CWE

Common Weakness Enumeration

A Community-Developed List of Software Weakness Types

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CONSPEC: Context-specific Issues
CONSPEC: Context-specific Issues

Some issues are generally thought of to be "bad practice" or misuse, but they can be used in certain contexts that are perfectly legitimate.

Examples:

CWE-481 - Assigning instead of comparing
CWE-482 - Comparing instead of assigning
CWE-486 - Comparing Classes by Name
CWE-568 - Erroneous Finalize Method
CWE-572 - Calling Thread.run() instead of Thread.start()
CWE-597 - Erroneous String Compare

Code:

	char * a,b;
	...
	if (a == b) {...} /* 1 */
	if (! strcmp(a,b)) {...} /* 2 */

Issue 1: Inclusion

Any possible security-related impact of these issues is dependent on the context and policy of their use. CWE-597 might be flagged as an issue, as in the above code, but it really depends on the context and the programmer's intent. Comparing strings using == is only problematic if the programmer meant to compare the strings and not their pointers. Likewise, just because strcmp() is used in the context of comparing two char *, it does not mean that the programmer didn't intend to compare the pointer references. Furthermore, in some languages, such as Python, == is the recommended way of testing string equivalence.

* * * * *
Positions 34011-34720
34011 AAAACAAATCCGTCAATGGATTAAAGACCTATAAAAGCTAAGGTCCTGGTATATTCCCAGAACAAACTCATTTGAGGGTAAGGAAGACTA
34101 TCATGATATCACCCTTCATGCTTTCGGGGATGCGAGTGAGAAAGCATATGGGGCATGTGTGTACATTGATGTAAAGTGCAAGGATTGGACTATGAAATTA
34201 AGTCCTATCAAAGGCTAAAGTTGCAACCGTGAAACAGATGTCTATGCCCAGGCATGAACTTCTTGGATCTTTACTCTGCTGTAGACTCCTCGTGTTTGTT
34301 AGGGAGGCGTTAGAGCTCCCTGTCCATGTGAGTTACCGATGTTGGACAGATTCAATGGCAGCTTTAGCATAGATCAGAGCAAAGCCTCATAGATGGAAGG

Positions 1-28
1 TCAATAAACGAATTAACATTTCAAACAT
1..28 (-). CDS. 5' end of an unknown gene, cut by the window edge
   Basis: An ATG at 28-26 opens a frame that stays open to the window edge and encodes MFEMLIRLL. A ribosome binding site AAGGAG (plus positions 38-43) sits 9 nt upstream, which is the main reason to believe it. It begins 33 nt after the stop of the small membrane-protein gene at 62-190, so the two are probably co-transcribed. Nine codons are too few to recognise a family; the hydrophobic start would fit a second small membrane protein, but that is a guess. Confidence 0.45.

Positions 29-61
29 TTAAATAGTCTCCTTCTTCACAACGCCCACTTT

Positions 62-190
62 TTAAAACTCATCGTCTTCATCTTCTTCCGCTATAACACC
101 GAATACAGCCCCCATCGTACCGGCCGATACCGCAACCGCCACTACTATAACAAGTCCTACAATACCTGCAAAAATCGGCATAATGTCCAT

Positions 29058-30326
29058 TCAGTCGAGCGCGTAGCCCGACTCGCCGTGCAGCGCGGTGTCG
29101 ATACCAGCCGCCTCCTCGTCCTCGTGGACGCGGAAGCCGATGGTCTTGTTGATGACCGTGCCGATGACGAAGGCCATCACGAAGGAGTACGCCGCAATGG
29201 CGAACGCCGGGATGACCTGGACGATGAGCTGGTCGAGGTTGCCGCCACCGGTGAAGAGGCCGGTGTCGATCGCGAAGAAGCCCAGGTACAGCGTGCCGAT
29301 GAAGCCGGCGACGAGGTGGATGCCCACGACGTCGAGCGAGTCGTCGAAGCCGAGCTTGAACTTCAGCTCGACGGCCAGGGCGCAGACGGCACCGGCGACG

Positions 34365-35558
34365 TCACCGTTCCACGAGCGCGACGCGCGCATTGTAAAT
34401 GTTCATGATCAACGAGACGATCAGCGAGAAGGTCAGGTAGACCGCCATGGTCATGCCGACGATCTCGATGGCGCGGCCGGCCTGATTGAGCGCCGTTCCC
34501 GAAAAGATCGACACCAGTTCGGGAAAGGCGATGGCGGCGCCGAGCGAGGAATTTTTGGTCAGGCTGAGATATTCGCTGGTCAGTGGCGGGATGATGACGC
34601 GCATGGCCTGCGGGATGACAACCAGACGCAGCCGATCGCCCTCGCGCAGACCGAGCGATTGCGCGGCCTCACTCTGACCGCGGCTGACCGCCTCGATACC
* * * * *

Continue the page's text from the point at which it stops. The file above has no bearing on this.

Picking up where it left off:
With CWE-572, there is no issue if the programmer intended for the run() function to operate in a synchronous context. Since these are hard to identify might depend on external operational contexts, they may lead to high false positive or false negative rates in detection and should not be included as a weakness.

With CWE-481, it is a common idiom to perform a variable assignment within a conditional. While this might be regarded as a risky practice, many such constructs are performed correctly, even if automated tools might flag them as unintentional comparisons.

Issue 2: Abstraction

It could be argued that these are all issues in which the programmer is not doing what is intended. Therefore, these might be restructured under a general context-specific grouping. Similarly, it could be argued that these are all function or language-specific issues and should be restructured or merged into that issue. Note: the mechanisms for node restructuring are still being defined.

Possible Solutions:

1) Abstract all context-dependent issues under a context-dependent parent to indicate the potential problems when dealing with these weaknesses, making the current CWEs its children.

2) Treat these as a case of language-specific issues.

3) Leave the context-dependent entries in place in CWE, incorporating caveats as to their use, and highlight context-dependent circumstances.

4) MERGE all context-dependent entries under a single abstract parent (see the node restructuring page for possible approaches).

Relevant Use-Cases

Assessment Vendors: Fairly easy to identify potential code issues, but hard to judge context and programmer intent. Nonetheless, they could be flagged for further analysis by a developer, although it could lead to a lot of false positives and/or false negatives.

Assessment Customers: Useful when interpreting potential issues flagged by vendors.